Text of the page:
Struggling Indian tribes in New Mexico and Michigan are negotiating preliminary deals with investors in the red tens of millions from bank loan losses and bond debt, reports The Wall Street Journal.
Prior to 2008 and the recession, some American Indian casinos were wealth magnets. But a two-year dive in business fueled by the national financial crisis sent casino owners scrambling for restructuring deals.
Indian American casinos are excluded from normal restructuring rules, and Indian sovereignty inhibits investors from seizing assets or receiving ownership rights after default. Declaring bankruptcy is out of the cards, according to most experts, reports The Wall Street Journal. Ultimately, creditors swallow the losses and extend maturities on remaining debt.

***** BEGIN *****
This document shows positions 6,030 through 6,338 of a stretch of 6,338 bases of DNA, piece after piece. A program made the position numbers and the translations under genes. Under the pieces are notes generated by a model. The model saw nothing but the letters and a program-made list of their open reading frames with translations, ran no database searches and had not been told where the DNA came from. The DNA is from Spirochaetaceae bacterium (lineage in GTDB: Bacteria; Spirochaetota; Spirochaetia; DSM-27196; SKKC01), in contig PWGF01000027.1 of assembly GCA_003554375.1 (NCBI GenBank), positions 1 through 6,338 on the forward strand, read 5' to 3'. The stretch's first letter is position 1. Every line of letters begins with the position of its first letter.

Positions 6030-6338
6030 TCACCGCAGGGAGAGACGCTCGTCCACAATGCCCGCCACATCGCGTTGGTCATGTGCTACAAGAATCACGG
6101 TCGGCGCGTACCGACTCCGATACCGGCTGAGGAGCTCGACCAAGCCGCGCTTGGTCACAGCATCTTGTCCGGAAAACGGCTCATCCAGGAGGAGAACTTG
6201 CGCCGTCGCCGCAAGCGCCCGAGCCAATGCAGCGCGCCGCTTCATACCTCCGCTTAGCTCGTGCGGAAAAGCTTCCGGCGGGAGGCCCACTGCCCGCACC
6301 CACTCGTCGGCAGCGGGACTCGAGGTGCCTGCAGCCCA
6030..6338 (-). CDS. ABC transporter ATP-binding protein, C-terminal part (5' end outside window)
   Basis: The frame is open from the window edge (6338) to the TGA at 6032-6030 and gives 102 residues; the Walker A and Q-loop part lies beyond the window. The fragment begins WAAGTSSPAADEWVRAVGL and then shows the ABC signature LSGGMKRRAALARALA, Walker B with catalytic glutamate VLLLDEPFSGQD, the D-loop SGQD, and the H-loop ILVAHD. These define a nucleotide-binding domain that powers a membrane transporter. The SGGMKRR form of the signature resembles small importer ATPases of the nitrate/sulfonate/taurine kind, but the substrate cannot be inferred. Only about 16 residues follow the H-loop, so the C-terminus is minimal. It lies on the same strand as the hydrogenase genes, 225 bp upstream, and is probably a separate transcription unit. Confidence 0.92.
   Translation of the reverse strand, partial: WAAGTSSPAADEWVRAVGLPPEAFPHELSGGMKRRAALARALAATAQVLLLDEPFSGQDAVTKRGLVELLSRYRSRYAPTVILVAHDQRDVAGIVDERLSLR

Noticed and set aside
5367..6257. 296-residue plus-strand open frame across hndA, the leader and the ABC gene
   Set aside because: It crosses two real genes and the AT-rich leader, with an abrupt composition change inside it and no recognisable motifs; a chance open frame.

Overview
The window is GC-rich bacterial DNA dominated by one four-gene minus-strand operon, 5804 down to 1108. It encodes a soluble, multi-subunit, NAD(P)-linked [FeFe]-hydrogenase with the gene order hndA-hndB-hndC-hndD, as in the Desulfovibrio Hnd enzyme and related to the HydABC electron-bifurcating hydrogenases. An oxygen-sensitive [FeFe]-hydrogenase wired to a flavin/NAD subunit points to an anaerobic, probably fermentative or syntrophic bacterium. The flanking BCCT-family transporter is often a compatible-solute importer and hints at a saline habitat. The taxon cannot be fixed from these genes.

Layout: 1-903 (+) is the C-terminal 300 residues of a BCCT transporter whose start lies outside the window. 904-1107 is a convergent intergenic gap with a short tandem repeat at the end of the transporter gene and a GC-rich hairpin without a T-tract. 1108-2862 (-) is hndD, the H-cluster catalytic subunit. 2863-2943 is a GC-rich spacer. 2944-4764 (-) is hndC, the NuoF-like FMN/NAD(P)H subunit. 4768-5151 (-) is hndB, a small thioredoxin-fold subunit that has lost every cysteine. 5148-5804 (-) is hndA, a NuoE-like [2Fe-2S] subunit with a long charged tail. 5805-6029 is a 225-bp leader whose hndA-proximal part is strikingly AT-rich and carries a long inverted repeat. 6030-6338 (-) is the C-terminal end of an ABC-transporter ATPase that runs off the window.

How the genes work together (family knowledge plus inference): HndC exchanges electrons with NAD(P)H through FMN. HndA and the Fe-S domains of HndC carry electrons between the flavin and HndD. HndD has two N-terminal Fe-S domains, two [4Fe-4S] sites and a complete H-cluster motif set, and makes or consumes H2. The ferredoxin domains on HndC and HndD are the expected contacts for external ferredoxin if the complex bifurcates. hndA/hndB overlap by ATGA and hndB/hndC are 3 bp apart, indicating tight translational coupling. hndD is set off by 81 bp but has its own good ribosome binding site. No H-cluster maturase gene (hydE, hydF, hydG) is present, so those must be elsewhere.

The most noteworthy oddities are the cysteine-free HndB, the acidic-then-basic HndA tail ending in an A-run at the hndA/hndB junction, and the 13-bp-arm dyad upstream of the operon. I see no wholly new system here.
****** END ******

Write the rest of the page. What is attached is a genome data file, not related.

Last month, the Pueblo of Pojoaque tribe in New Mexico agreed with a bondholders committee, including American International Group Inc., Brigade Capital Management LLC and other investment companies, to rework $245 million in bond debt after profits fell at its extravagant Buffalo Thunder Resort & Casino near Santa Fe. Making this the first bond-restructuring deal for a tribal casino, creditors will forsake most payments until 2014, then receive payments based on casino profits.
In a similar bind, the Little Traverse Bay Bands of Odawa Indians in Michigan closed on a deal Nov. 30, resulting in the exchange of $143 million of existing Senior Notes and related unpaid accrued interest, for $23 million of cash and $40 million of new 9.0% Senior Secured Notes due 2020, states the tribe's website.
Both deals should bring relief to the $20 billion Indian-casino debt market, and putting terms on paper should calm investor fears.